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What You'll Get
- $7 for one general-admission ticket (up to $14 value)
- $12 for two general-admission tickets (up to $28 value)
All’s Well That Ends Well
‘Twere all one
That I should love a bright particular star
And think to wed it, he is so above me.
Helena loves Bertram. The feeling is not mutual. Lucky for her, when she uses the skills she learned from her late father, a doctor, to heal the ailing King of France, she’s rewarded with the chance to marry any young man in the country. She chooses the King’s son—Bertram, of course—but the Prince soon expresses his feeling about the marriage by joining the army, setting some ridiculous conditions, and hightailing it out of France.
Thus begins one of Shakespeare’s “Problem Plays,” so called because they’re the problem children of his canon: by turns funny and tragic, yet always difficult to pin down. There are the twists and turns of one of the Bard’s comedies—mistaken identity, trickery in the night, and more—but there’s also darkness aplenty, as an endearing heroine throws herself into danger for the sake of a fellow that audiences don’t tend to like. Therein lies perhaps this problem play’s biggest problem: Helena is all brains, wit, and courage, while Bertram’s selfish actions seem wholly unsympathetic. The performers, however, tend to wriggle with delight at the ambiguity of this rarely produced script, since it allows them explore conflicting motivations and dive wholeheartedly into gender role-reversals.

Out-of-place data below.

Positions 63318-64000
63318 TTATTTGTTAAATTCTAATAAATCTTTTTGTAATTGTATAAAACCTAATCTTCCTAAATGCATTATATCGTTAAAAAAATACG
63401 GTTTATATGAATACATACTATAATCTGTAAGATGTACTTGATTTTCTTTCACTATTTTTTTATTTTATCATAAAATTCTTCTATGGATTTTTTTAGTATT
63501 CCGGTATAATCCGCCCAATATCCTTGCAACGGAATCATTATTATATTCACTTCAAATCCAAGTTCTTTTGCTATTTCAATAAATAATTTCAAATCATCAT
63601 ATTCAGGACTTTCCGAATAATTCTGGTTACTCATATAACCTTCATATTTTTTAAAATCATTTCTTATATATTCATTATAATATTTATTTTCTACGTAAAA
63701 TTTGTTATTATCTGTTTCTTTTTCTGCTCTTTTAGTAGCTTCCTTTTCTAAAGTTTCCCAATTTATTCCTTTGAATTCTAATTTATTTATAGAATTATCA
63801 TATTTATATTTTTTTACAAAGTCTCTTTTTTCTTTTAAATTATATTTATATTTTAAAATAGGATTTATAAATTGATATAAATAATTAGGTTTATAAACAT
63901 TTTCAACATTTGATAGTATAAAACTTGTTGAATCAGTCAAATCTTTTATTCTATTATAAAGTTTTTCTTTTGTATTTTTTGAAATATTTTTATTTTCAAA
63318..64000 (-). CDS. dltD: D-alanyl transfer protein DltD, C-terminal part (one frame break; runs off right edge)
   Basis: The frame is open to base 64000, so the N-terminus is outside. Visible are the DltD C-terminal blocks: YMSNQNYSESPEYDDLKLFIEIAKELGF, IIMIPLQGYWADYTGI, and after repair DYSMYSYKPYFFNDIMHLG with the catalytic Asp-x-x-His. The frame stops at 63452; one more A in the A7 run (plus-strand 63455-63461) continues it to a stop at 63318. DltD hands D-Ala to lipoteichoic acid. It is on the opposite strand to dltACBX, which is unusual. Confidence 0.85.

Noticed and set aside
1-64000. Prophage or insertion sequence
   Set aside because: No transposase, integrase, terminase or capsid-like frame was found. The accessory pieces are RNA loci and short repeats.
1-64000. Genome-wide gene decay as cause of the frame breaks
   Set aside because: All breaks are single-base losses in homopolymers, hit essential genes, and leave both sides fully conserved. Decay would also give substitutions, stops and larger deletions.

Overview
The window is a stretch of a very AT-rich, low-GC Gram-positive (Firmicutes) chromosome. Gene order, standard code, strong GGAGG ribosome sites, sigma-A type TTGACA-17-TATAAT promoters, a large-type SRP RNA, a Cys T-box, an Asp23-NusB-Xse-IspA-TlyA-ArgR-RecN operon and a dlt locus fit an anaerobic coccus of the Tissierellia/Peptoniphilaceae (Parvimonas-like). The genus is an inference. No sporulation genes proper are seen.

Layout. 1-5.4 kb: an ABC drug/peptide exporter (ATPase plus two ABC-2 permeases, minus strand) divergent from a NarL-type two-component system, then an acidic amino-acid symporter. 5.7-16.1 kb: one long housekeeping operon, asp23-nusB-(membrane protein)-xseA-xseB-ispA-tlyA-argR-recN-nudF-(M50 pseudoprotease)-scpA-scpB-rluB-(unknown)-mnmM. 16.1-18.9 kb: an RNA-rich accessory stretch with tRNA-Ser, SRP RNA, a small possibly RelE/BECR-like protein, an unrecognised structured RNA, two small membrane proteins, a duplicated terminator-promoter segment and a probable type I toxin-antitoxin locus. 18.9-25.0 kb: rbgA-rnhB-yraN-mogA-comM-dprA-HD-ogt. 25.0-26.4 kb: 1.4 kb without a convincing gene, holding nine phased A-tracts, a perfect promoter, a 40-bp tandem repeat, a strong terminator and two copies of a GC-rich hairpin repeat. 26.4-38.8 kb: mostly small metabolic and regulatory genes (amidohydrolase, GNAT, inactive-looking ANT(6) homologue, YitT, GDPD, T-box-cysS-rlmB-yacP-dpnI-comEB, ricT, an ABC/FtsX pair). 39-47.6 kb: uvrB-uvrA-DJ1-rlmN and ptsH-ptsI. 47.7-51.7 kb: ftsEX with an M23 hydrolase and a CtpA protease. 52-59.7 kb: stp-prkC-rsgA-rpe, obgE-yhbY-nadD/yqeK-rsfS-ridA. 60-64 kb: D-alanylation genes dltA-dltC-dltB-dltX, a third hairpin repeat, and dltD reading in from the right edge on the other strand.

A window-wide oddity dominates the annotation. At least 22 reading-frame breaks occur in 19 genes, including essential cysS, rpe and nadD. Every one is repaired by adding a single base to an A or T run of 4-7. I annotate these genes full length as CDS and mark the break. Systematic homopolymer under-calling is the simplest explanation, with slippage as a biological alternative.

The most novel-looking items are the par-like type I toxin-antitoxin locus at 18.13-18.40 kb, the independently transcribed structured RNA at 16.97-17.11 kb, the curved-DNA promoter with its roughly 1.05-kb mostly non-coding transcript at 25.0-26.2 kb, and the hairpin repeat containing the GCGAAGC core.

The Fine Print
Promotional value expires Oct 11, 2015. Limit 8 per person. Valid only for option purchased. Redeem on day of show for a ticket at venue box office. Refundable only on day of purchase. Discount reflects merchant's current ticket prices-price may differ on day of the event. For ADA seating, call box office promptly upon receipt of voucher - availability is limited. Ticket value includes all fees. Merchant is solely responsible to purchasers for the care and quality of the advertised goods and services.
About Theatre at Grand Valley
The official theater of Grand Valley State University takes drama seriously. With a small student-to-faculty ratio and instructors who necessitate hands-on experience, the learning troupe produces plays that range from Urinetown: The Musical to Shakespearean tragedies. And the company's love for theatre in all its forms spills beyond the stage, too, with the Grand Valley Shakespeare Festival every fall celebrating Shakespearean values such as maintaining professionalism and a waxed goatee. The results of this immersion speak for themselves: alumni have gone on to work at Chicago Shakespeare Theatre, stage manage MGM Grand in Las Vegas, appear in a BMW commercial, and write a book about improvising.